Amie McNee is an unpublished author. For now anyway. But she believes there is still so much to be shared about her writing and her journey that just isn’t being said in the writing community. “I endeavour to create spaces where we can freely explore all angles of artistic living, from the loneliness, the financial troubles and shame. All the way to the magic and rebellious liberty that comes from taking a creative journey and taking it seriously,” she says in her About section on her website. With a degree in history, specializing in medieval sexuality and pornography, Amie has written two books already and is currently working on her third, which integrates her understanding of the medical experience, as does her second book.
I reached out to Amie to speak to our writing community about her podcast, what it means to have a creative life, sharing your experience while still “in the fire” and importance of an artistic community. She was so thorough and honest in this interview and I hope you get as much out of her words and advice as I did.
I absolutely love your idea of creating a platform to share the rejection, the trials and the life of the unpublished writer with your new podcast, “Unpublished.” How is it going so far? Did you have any experience with podcasting before this project?
I am enjoying it so much! I've never done a podcast before, so it is a very new experience. Hopefully the more I do it, the more I'll relax and feel comfortable talking to the microphone, but it is such a joy speaking about these important topics! It is allowing me to own my story and take pride in my rejections and challenges. Speaking our stories to others is so important. It eradicates shame and allows us to take ownership of our creative journey. I am so thankful for those who take time to listen, and I cannot wait to begin recording other people's stories!
I completely related to your story of working in an office, thinking you will have time to write all the time while being paid, but then not being able to access your creative self within that space. (Just last month, I actually quit a job just like this!)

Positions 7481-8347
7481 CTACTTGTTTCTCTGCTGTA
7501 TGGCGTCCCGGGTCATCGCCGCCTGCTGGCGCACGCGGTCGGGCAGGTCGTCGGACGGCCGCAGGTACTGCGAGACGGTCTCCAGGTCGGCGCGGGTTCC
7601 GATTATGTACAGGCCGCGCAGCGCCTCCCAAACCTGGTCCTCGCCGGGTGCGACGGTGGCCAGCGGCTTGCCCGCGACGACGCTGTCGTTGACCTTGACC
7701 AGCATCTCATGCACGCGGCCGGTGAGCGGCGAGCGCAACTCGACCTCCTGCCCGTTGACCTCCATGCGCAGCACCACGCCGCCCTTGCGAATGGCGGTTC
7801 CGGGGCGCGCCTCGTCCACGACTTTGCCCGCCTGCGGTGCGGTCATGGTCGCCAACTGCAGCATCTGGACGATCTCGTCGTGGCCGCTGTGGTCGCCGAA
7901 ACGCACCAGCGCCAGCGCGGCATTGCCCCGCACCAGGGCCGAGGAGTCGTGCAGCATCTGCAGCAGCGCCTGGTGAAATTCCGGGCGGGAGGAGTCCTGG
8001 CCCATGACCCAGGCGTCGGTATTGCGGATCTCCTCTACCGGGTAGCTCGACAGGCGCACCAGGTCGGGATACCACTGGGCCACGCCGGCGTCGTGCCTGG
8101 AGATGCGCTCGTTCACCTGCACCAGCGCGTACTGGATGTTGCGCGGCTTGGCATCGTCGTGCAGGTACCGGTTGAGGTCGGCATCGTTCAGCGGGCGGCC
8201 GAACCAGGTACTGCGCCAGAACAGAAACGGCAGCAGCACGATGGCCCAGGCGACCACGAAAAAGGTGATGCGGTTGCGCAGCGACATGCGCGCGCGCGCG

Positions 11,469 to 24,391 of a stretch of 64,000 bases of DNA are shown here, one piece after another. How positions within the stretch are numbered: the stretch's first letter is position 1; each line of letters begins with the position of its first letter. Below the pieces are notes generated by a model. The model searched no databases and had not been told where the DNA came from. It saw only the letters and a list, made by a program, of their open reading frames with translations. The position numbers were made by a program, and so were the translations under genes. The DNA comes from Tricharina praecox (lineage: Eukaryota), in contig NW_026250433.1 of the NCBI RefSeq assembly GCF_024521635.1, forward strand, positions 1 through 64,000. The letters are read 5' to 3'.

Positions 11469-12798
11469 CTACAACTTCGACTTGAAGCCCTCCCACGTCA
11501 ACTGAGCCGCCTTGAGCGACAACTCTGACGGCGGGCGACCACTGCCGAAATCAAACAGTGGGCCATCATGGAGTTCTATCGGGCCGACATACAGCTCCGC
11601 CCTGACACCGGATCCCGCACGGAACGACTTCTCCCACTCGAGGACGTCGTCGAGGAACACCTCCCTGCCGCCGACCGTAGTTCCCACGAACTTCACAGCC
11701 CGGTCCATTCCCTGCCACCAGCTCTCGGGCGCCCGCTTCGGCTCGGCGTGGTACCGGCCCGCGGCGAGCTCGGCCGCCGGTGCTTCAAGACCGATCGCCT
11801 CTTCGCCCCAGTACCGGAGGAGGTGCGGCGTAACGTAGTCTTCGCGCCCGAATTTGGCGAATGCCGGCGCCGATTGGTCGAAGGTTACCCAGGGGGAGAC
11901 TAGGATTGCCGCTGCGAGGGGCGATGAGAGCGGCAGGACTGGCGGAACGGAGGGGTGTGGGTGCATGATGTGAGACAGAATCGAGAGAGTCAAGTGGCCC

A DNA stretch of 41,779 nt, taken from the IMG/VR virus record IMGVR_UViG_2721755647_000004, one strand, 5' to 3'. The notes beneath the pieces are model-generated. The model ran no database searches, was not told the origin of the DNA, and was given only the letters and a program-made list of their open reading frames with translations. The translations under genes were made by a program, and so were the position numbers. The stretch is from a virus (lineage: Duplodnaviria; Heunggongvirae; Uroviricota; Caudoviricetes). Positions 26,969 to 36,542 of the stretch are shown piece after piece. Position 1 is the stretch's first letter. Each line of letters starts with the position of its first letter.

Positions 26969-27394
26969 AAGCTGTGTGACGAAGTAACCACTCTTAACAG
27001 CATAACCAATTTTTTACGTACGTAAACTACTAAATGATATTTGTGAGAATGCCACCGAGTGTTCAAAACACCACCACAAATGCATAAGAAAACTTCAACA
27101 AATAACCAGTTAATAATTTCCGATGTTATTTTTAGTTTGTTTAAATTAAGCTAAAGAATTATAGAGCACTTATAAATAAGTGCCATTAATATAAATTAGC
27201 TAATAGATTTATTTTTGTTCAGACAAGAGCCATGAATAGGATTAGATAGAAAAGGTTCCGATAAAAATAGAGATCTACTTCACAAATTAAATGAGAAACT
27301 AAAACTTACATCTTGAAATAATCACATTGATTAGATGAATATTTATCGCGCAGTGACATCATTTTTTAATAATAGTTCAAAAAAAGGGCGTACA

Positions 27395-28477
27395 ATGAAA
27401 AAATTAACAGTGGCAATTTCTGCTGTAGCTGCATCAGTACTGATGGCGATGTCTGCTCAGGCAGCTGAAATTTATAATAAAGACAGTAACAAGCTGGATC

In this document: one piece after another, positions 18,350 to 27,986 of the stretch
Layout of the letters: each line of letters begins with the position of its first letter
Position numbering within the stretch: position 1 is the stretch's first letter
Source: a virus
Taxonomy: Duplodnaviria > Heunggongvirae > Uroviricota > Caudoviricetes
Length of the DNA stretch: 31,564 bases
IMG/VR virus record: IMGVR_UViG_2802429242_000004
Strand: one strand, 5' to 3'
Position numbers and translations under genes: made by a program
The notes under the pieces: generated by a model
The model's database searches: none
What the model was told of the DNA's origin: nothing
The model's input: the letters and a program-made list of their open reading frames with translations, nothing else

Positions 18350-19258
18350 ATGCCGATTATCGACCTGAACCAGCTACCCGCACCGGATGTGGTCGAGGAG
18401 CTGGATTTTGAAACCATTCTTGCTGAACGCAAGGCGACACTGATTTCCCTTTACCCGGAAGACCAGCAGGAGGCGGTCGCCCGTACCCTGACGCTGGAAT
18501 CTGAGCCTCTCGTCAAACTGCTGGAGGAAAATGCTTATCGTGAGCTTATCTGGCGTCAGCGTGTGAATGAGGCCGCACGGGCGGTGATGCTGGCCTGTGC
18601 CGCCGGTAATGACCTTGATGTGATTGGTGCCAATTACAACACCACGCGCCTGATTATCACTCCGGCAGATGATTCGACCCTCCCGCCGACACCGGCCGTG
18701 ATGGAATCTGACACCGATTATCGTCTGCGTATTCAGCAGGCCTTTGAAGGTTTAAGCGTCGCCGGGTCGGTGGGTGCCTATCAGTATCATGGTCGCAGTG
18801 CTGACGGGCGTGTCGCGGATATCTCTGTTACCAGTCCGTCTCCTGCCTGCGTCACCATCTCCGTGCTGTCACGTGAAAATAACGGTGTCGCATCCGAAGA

How important do you believe the right space and routine is to your writing process?
Personally, I think it is nearly impossible to create without the right environment. The office environment is so often a space that actively devalues creative living, it does not encourage independent thought and it certainly does not encourage creativity and freedom of expression. For me, I need the right environment to write. I just need the space to breath and feel like I can be myself. In regards to routine, I think everyone is different. Some people thrive off writing at random times every day, chopping and changing and fitting it in whenever they can. I envy and respect these type of people! But I do think most of us need to know that every day we wake up at seven and we write for an hour. I personally write in the mornings every week day and it keeps me accountable.
Can you speak about your current writing projects? What kind of writing do you do most often?
At the moment I am writing a historical fiction novel. I did my degree in medieval history, so I have a thousand stories running around my head to do with the 16th century. This one is about a coven of witches, in a time where witches were accepted and thrived within english communities. It is only about half way done, and to be honest I am at a bit of a stalling point, nothing is flowing easily. So I am taking a short break, to see if it opens up any doors. In the mean time, I am submitting my completed manuscript to agencies and publishers. She is also a historical fiction novel. So you could say hist-fic is my jam. But I've also written a fantasy!
In your podcast, you mention being vulnerable by sharing experiences while you are “in the fire” or in the middle of your writing projects. Can you talk about why that vulnerability is so important to you?
This is such an important question. I think there are hundreds of important reasons to be vulnerable, but for me the most important part of vulnerability is that it allows us to own our story. I still, to this day, lie when someone asks me what I do. I work at a cafe, is a common reply. It’s just easier, I don’t have to explain myself.